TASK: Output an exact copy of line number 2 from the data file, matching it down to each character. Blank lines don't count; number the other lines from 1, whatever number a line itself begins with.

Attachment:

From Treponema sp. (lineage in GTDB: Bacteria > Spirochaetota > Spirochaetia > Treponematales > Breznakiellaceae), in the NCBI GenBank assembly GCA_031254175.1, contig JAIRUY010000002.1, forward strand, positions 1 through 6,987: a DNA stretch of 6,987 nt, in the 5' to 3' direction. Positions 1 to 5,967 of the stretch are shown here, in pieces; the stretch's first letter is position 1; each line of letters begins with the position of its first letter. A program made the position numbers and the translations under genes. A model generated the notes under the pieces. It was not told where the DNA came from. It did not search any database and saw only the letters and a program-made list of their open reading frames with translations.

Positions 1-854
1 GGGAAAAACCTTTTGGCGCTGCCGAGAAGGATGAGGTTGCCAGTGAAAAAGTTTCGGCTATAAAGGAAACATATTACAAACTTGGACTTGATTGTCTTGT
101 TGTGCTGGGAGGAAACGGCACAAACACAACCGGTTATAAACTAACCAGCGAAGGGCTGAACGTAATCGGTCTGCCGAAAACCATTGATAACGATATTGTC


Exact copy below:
Positions 1-854